A Georgia woman deployed in Illinois after the U.S. Army Reserve officer was activated for duty learned an unknown man occupied her vacant home.
USA Reserves Lt. Col. Dahlia Daure said she accepted a purchase offer for her Georgia home but had to cancel after an alleged squatter occupied the residence, according to a WSB-TV report.
Fox News further reported:
An Army officer is speaking out after a squatter moved into her Georgia home while she was away on active duty.
Lt. Col. Dahlia Daure told Atlanta-based ABC affiliate WSB-TV last week that she is part of the U.S. Army Reserves and is stationed in Chicago but was in the process of selling her home when a squatter moved in.
Daure told the outlet that the squatter, Vincent Simon, said he had a lease and paid $19,000 upfront for six months.
“That was quite alarming to find out that someone else had moved into my home,” she said Thursday on “Fox News Tonight.”
WSB-TV reported Simon was served with eviction papers and that Daure would have to wait for the process to play out in order to get him removed from the home.
However, the DeKalb County Sheriff’s Office said its Uniform Unit and the DeKalb Marshals served an intruder affidavit Thursday requiring Simon to “immediately vacate an Ellenwood home in DeKalb County owned by a military officer.”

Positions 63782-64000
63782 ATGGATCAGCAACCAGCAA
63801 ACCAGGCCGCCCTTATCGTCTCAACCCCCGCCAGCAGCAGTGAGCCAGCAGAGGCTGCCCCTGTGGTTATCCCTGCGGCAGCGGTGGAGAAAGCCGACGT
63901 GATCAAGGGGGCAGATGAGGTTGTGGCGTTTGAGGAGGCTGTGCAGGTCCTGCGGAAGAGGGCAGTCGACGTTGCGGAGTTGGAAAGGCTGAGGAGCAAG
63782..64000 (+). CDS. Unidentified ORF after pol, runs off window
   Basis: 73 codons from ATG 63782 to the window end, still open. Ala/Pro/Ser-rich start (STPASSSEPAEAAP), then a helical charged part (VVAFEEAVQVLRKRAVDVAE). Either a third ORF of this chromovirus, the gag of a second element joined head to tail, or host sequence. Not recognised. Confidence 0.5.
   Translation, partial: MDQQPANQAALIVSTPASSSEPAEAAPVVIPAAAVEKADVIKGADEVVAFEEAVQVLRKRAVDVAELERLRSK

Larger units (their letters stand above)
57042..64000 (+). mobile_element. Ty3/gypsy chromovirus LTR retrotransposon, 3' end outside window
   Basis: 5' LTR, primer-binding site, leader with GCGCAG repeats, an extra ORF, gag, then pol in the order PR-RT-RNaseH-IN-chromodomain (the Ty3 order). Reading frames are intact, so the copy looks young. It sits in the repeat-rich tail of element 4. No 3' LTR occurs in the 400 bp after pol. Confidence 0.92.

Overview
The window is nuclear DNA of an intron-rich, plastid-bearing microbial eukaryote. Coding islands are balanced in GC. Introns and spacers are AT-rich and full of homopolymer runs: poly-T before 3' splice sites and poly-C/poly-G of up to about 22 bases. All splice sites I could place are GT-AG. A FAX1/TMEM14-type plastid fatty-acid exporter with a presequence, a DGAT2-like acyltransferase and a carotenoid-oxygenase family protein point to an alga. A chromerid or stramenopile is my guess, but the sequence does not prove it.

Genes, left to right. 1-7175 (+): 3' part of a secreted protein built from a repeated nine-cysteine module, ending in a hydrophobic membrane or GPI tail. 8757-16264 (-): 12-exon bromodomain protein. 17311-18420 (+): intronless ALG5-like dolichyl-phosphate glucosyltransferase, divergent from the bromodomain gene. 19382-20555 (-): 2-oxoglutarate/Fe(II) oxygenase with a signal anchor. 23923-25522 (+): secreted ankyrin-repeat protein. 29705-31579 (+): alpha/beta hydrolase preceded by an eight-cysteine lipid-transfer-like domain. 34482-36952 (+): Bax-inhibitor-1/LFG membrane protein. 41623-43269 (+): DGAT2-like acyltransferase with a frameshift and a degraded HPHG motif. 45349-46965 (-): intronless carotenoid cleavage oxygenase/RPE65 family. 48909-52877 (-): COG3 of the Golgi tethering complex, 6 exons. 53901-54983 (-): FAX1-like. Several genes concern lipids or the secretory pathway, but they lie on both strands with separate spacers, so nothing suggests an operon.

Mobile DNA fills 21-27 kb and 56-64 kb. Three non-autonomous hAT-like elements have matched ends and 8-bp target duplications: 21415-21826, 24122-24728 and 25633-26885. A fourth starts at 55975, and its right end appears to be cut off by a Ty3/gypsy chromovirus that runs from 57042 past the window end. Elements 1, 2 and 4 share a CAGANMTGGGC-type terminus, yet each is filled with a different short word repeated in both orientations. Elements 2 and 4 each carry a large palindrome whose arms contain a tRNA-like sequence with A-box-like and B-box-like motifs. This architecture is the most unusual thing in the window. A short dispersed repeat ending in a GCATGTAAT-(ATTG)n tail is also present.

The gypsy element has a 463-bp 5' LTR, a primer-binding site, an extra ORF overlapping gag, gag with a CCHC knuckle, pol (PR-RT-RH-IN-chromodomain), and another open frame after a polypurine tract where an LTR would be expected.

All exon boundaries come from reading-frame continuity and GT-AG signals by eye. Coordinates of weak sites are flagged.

“Mr. Simon had been accused of illegally occupying the residence, which had been for sale by the owner while she was deployed with the U.S. Army Reserves in Chicago, Illinois. The civil service process was accomplished without incident and Mr. Simon vacated the residence, but a weapon was found inside the home and drugs were found on the suspect before he left the premises,” read an update from the DeKalb County Sheriff’s Office Facebook Page. “Mr. Simon was arrested and charged with Possession of a Firearm by a Convicted Felon and Possession of a Controlled Substance. He was taken into custody and transported to the DeKalb County Jail.”
“It’s kind of unjust to find out that someone can literally move into your home with a fictitious lease with a company that doesn’t exist,” she explained. “My house was not on the market for rent. It was on the market for sale. I had a contract on the house. And to find out that this person moved into my home right after I got done renovating– it was very aggravating and I was angry.”
The lieutenant colonel shared that she was forced to terminate a contract with a buyer because of the squatter situation. “The buyer got spooked, too. I had to terminate that contract,” she added.
“I used the Georgia 44…title 44 1130 to get him out. A lot of people really don’t know about that. It has to do with the sheriff’s office, though. The police can’t get them out because it’s a civil matter,” she continued. “But had I not gone to the media, I would not have had the opportunity to get my home back today.”
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